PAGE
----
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Dew collection, and devices for such, may play an important role in regions of our planet that are arid and lack clean water. Usually, dew collection devices are represented as an inclined plane, which is a trivial topology. In this work, we first propose the concept a dew collection device with a helicoidal structure in order to increase its surfa...

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... (a) (b) Figure 1. Applications of ruled surfaces: (a) AI-enhanced image of a dew collector based on a ruled surface (helicoid) [13]. (b) The grid shell of the Shukhov Tower in Moscow, whose sections are doubly ruled. ...

... Helicoid, which has many applications in engineering [13], is a very good example of this type of developable surface. It is also known as the tangent-developable surface of a circular helix curve. ...

... α i (s) = sin(κs)C i1 + cos(κs)C i2 + κ sin(κs) cos(κs)x i (s)ds − cos(κs) sin(κs)x i (s)ds (13) where C i1 , C i2 are constants. ...

Ruled surfaces play an important role in various types of design, architecture, manufacturing, art, and sculpture. They can be created in a variety of ways, which is a topic that has been the subject of a lot of discussion in mathematics and engineering journals. In geometric modelling, ideas are successful if they are not too complex for engineers and practitioners to understand and not too difficult to implement, because these specialists put mathematical theories into practice by implementing them in CAD/CAM systems. Some of these popular systems such as AutoCAD, Solidworks, CATIA, Rhinoceros 3D, and others are based on simple polynomial or rational splines and many other beautiful mathematical theories that have not yet been implemented due to their complexity. Based on this philosophy, in the present work, we investigate a simple method of generating ruled surfaces whose generators are the curvature axes of curves. We show that this type of ruled surface is a developable surface and that there is at least one curve whose curvature axis is a line on the given developable surface. In addition, we discuss the classifications of developable surfaces corresponding to space curves with singularities, as these curves and surfaces are most often avoided in practical design. Our research also contributes to the understanding of the singularities of developable surfaces and, in their visualisation, proposes the use of environmental maps with a circular pattern that creates flower-like structures around the singularities.

... However, there has been recent renewed interest in dew as a supplemental water source (Muselli et al., 2002;Beysens et al., 2007;Sharan et al., 2011;Sharan, 2011;Tomaszkiewicz et al., 2015;Khalil et al., 2016) as our understanding of condenser physics (Nikolayev et al., 1996), radiative cooling (Head, 1959;Bliss, 1961;Nilsson et al., 1992;Hossain and Gu, 2016;Zeyghami et al., 2018;Zhou et al., 2018;Dong et al., 1961;Zhao et al., 2019), and dew formation (Beysens, 1995;Agam and Berliner, 2006) have improved, and high-yield materials have come to bear (Beysens et al., 2003;Maestre-Valero et al., 2011;Maestre-Valero et al., 2012;Chen et al., 2016;Zhai et al., 2017;Bintein et al., 2019;Bao et al., 2017;Guan et al., 2013;Al-Khayat et al., 2017). In an effort to optimize dew yields, many parameters have been studied including: wind speed (Clus et al., 2008;Muselli et al., 2009), angle of the collector (Kidron, 2005;Beysens et al., 2003), shape of the apparatus (Jacobs et al., 2008;Ziatdinov et al., 2019;Beysens et al., 2013;Kotzen, 2015;Beysens et al., 2021) and scaling of dew collectors (Carvajal et al., 2018;Sharan et al., 2017) to name a few. ...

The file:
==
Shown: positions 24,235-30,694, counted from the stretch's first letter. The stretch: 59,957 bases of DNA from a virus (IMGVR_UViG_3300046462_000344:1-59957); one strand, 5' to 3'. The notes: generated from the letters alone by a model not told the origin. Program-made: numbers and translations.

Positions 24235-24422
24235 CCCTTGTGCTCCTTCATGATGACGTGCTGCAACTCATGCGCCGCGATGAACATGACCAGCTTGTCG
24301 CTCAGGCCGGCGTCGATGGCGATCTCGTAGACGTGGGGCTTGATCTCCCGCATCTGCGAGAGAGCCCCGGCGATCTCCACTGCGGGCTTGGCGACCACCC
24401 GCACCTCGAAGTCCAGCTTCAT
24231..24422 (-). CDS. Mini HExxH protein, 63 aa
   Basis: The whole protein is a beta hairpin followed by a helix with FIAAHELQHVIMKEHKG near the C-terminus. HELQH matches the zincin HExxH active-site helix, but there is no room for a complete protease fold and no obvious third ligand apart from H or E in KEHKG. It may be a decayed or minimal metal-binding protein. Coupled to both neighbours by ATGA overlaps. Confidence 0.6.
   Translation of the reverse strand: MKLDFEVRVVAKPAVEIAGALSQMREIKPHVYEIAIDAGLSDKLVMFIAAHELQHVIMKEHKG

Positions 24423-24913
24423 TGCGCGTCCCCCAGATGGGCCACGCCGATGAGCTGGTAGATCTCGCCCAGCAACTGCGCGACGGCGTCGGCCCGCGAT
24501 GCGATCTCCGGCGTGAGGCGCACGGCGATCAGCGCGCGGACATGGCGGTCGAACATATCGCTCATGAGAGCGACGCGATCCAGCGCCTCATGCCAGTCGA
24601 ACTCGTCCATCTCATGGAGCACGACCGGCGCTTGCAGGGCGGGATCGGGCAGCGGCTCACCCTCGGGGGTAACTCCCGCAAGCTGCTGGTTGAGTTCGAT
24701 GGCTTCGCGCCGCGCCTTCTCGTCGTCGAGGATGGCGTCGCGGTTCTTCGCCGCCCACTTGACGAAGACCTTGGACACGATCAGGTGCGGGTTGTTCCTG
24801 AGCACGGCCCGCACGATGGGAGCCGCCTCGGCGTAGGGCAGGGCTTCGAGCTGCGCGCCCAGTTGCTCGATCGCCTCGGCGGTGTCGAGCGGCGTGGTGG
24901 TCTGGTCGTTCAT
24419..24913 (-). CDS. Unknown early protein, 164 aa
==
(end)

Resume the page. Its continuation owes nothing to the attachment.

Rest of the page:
We derive a general, tilt-dependent, nighttime, radiative deficit model with an eye towards improved dew collection. The model incorporates atmospheric/environmental incoming radiation, a linear precipitable water vapor transmittance function dependent on local meteo data and the influence of near-horizon obstacles. A brief discussion of cloud cover is given. The model is then used more specifically to predict radiative deficits for an ideal blackbody emitter in an environment with an isotropic temperature. Knowing the tilt angle, near-horizon obstacles and local meteo-data, it is then possible to estimate the radiative deficit of a given emitter. We consider errors resulting from the assumption that the ground and obstacles are at the same temperature as the air. We also analyze the errors arising from the linear precipitable water vapor transmittance function by comparing the results against high-resolution, full-spectrum Modtran® data Modtran, YYYY. We show that for typical tilt angles, the isotropic temperature model is a reasonable approximation as long as the above-horizon environmental heating is small. We believe these results will be broadly valuable for the field of radiative cooling where a general radiative treatment has yet to be made and in particular the field of dew water harvesting.

The fog harvesting rate of vertical filament mesh depends on improving the synergistic effects of fog capture, droplet growth, and shedding. In the study, we investigated the droplet behavior of several textile fibers. In which, a core-shell vertical filament structure (PET/PMMA) was developed by Electrospinning technology. The result was that droplet shedding of the PET/PMMA core-shell vertical filament was earlier than that of the original PET filament approximately 10 times. Besides, the novel result of a twisted structure of thread affecting the droplet condensation was reported. We hope that this new study will further contribute to the development of water harvesting by using vertical mesh fog based on taking advantage of the superior properties of different textile fibers.KeywordsDroplet condensationDroplet growingDroplet sheddingFilamentFog harvestingYarnThreadVertical filament mesh